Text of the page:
WACO — The Baylor Bears have the same record this season they had at this point last year. But there’s something different about the 3-6 record the Bears have this year.
Since Briles replaced Guy Morriss as the Bears’ coach last winter, enthusiasm has been sky-high at Baylor. And no one is more enthused about the direction of the football program than Ian McCaw, Baylor’s director of athletics.
“By my measuring stick, our football program has progressed light years from a year ago,” McCaw said. “You can’t see the wins, but we’re playing in the toughest division [Big 12 South] in college football this year with four teams in the top eight in the country.
“Certainly, we all wish we had more wins, and quite honestly we’re a handful of plays from being bowl-eligible right now. So we’ve really — from a competitive standpoint — taken a big step.”
Briles’ team has always been prepared to compete in what might be the best conference in the nation.
“Our guys, the things that I’m so proud of them about and honored to be associated with them is that every time we come to the table, we walk up there and we’re going to eat a full meal,” Briles said. “We’re going to bring what we’ve got and we’re going to take home with us everything we brought, so we’re not going to leave anything laying around.
“That to me is encouraging and it also gives you a chance to have a good outcome at the end of the game. Right now we’re kind of rallying up with ourselves and we’re fighting hard to make other people believe us, and we’ll continue that journey.’’
No moral victories
Anyone thinking the Bears are satisfied with losing close games to good teams doesn’t know Art Briles.
The Bears have lost competitive games to Connecticut (31-28), Nebraska (32-20) and Missouri (31-28, last week). Those three losses, noted Briles, hurt the same as the losses to Wake Forest (41-13), Oklahoma (49-17) and Oklahoma State (34-6).
“Last week definitely was a disappointment for us because I felt like we really came a long way as a football team,” Briles said. “What we’ve got to do is we’ve got to cross over to the next side and come out of there instead of finding good things to feel good about, we’ve got to come out there with wins.
“Those days are coming and our guys are going to get us there. So I feel comfortable and confident in that aspect.”
So does offensive tackle Jason Smith.
“There are some games that we played this year that we should have won,” Smith said. “Did we win them? No. So what are we going to do? We’re going to worry about this one [against Texas] and we’re going to control this one.”
Recruiting in Texas
When it comes to high school recruiting in Texas, Baylor’s next three opponents — Texas, Texas A&M and Texas Tech — present the biggest in-state challenge to secure blue-chip talent. That’s why it’s so important for Baylor to hold its own on the field.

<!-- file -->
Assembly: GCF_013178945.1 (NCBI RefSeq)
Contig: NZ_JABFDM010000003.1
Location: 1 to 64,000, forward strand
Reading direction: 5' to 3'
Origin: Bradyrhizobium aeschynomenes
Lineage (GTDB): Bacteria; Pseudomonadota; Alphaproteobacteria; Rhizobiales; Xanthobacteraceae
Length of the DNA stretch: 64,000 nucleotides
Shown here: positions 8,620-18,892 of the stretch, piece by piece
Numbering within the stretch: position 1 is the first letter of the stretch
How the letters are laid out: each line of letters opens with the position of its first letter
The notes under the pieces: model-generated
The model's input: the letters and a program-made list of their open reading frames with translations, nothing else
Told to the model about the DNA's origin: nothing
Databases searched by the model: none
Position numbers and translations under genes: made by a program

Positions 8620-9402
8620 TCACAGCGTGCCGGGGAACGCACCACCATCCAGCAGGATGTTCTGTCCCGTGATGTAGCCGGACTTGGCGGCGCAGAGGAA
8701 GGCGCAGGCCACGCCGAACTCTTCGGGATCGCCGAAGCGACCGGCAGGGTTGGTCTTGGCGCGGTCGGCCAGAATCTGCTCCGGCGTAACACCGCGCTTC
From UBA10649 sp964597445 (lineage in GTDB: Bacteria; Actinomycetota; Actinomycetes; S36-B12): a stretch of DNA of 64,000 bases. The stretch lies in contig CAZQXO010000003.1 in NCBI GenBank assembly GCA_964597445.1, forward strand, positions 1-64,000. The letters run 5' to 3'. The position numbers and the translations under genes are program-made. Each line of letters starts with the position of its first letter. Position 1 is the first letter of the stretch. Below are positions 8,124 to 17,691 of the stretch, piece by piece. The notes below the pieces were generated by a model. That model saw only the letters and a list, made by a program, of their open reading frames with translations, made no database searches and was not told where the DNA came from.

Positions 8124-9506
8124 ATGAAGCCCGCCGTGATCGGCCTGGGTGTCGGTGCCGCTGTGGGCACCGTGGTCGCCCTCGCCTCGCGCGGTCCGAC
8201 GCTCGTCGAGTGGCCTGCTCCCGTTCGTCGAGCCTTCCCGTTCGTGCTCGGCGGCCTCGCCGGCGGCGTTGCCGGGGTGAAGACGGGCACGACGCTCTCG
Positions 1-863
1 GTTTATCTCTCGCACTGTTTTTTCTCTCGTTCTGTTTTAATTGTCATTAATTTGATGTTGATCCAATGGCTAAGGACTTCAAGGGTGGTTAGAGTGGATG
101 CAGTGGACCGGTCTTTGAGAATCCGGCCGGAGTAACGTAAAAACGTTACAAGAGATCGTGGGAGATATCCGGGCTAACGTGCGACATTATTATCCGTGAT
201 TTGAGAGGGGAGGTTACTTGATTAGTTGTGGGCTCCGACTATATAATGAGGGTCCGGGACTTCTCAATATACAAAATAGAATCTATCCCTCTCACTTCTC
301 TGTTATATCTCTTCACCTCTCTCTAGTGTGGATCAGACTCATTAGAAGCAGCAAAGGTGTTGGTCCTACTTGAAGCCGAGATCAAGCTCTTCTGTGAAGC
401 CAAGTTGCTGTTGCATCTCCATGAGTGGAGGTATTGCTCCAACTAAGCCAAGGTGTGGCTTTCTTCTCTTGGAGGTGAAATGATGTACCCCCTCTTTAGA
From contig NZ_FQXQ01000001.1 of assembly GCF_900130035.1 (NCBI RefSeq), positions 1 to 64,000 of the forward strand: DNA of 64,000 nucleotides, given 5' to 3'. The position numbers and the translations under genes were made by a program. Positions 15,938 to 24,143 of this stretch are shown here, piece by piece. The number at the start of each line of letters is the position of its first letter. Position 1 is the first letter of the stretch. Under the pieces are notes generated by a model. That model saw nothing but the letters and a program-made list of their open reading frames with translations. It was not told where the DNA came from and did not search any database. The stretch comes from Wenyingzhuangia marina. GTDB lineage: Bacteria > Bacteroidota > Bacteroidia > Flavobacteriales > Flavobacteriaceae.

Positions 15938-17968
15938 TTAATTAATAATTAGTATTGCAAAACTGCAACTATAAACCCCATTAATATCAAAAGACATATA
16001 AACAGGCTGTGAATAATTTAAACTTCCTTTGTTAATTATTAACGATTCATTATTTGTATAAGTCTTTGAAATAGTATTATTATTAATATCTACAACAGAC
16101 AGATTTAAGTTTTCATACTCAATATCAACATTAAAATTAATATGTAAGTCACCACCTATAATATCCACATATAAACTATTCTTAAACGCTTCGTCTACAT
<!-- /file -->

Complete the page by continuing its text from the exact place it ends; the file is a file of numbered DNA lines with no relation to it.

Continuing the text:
“When you live in the state of Texas, you recruit in the state of Texas, you make your living in the state of Texas, these next three opponents for us are critical, critical games,” Art Briles said. “Because when we go out on the recruiting trail we’re going to see guys with a Longhorn on their shirt, an Aggie bumper-sticker on their car, and a Texas Tech Red Raider on their sleeve collar.
“We’ve got to be able to do what we do to get on as equal ground as we can with those people because we’re all trying to do the same thing with the same folks in the recruiting world. I want our people at Baylor to be able to go to family reunions and feel really good about what’s happening at Baylor University and with the football program, so there’s a lot of things riding on the next three football games, beginning this Saturday in Austin.”
Comparing McCoy to Bradford, Daniel
The Bears have already had a close look at Oklahoma quarterback Sam Bradford and Missouri signal-caller Chase Daniel this season. Now they’ll get their shot at Texas quarterback Colt McCoy, who presents a mixed bag of challenges for any defense.
“Colt is a coach’s kid, and I’ve known his dad for a long time,” Art Briles said. “He’s a competitor, he’s intelligent on the field, and he’ll fight hard to win, which is the way everybody who plays the game ought to be. “He possesses the ability to throw the football, rally a team and make plays with his feet at the same time.”
Bears not worried about a hangover
With an 11 a.m. game Saturday at Texas, Baylor doesn’t have time to worry about last week’s close loss to Missouri.
“We don’t have any choice but to get up and go fight again,” Art Briles said. “We’re fighting hard for respectability and credibility.
“The only thing I know is to keep working, keep fighting, keep hoping and keep believing, and some day it’s going to happen. That’s the option we have and that’s the one we’re taking.”
The Bears must win their last three games to become bowl-eligible.
Shipley compares to Maclin
Whatever magic dust the Bears used to try to bottle up Missouri’s Jeremy Maclin last week, they will need it again this Saturday against Texas. That’s because UT receiver/returner Jordan Shipley is as dangerous as Maclin.
Shipley is 10th in the nation with 64 catches for 779 yards and 10 touchdowns. He also is sixth in the Big 12 in all-purpose yards with 122.9 per game. He returned a punt 45 yards for a touchdown last week against Texas Tech.
“Jordan has been an outstanding player all through his career in high school and collegiately,” Art Briles said. “He’s just a clutch receiver who has the ability to take the ball the distance, and he’s a great return guy to go with it.
“He and the Maclin kid from Missouri are eerily similar.”